Garden and Forest is the first project of the Preservation Digital Reformatting Program in the Library of Congress's Preservation Reformatting Division. It is the first Library of Congress digitizing project to employ Making of America models.
Making of America
The Library of Congress has participated in Digital Library Federation activities pertaining to technical architecture and metadata. Garden and Forest is the first Library of Congress project to incorporate Making of America models into the digitizing of source materials in order to optimize the potential for interoperability with like digital collections created at other institutions.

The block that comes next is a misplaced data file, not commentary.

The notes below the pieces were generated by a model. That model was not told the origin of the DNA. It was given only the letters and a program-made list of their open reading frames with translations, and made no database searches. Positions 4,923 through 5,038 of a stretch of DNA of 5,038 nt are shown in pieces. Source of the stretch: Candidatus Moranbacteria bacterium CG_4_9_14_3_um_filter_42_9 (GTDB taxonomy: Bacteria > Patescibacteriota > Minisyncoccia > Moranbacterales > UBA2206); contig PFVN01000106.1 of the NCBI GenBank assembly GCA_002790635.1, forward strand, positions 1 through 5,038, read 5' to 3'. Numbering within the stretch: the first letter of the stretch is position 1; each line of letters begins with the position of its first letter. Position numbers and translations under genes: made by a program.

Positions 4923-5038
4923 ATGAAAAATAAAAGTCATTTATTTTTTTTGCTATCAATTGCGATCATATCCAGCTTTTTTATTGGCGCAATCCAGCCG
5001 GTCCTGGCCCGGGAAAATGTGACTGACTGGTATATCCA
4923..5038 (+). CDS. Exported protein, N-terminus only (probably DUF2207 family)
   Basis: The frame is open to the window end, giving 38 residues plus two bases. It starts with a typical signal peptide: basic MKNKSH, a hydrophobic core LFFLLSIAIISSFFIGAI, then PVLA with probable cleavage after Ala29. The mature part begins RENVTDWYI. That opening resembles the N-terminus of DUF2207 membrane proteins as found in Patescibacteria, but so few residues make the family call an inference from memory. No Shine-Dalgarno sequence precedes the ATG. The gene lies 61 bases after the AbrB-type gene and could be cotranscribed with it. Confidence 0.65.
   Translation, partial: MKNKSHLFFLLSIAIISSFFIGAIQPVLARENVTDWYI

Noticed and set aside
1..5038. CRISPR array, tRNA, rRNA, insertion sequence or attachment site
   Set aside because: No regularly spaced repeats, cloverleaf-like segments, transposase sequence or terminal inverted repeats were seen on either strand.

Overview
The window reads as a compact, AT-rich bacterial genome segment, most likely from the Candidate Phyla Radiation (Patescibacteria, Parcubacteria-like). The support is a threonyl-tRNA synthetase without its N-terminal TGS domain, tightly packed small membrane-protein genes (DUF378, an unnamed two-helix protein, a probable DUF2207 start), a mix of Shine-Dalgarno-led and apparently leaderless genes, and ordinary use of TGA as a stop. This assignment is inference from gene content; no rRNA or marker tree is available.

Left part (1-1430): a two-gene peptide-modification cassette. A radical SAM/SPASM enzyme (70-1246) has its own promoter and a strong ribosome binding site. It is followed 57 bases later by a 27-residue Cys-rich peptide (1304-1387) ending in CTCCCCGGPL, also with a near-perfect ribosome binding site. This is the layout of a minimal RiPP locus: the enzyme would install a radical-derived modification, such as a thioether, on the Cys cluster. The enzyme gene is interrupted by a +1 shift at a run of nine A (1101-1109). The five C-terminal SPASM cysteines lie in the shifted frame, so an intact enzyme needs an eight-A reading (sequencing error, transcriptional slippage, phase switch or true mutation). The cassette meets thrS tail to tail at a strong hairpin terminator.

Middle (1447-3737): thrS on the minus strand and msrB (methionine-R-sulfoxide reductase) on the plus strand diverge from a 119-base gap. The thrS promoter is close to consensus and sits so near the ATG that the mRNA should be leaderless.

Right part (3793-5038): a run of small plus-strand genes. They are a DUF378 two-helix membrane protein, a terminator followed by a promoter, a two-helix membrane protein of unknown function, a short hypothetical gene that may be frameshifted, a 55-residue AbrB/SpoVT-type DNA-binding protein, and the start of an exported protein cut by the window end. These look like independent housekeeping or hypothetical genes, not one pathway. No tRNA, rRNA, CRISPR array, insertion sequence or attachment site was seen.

The second Garden and Forest collaboration is between the Library of Congress's Preservation Reformatting Division and the Arnold Arboretum of Harvard University. The founding director of the Arnold Arboretum, Charles Sprague Sargent (1841-1927), established the journal and shaped its mission. The Arnold Arboretum was considering digitizing Garden and Forest when it learned the Library of Congress's project was already underway. The two institutions then joined forces to provide enhanced access to the digital reproduction. Toward that end, the Arnold Arboretum is contributing essays that illuminate the historical background of the journal (available with the Phase 1 release, December 1999) and the four major fields it addresses: botany, horticulture, landscape design and preservation, and forestry. In addition, it is developing an electronic finding aid, based on the volume-level indices in each original print volume, that will enable users to search and browse controlled subject terms, as well as author, title, and illustration-caption information. These value-added enhancements, and detailed documentation about them, will be available in 2000.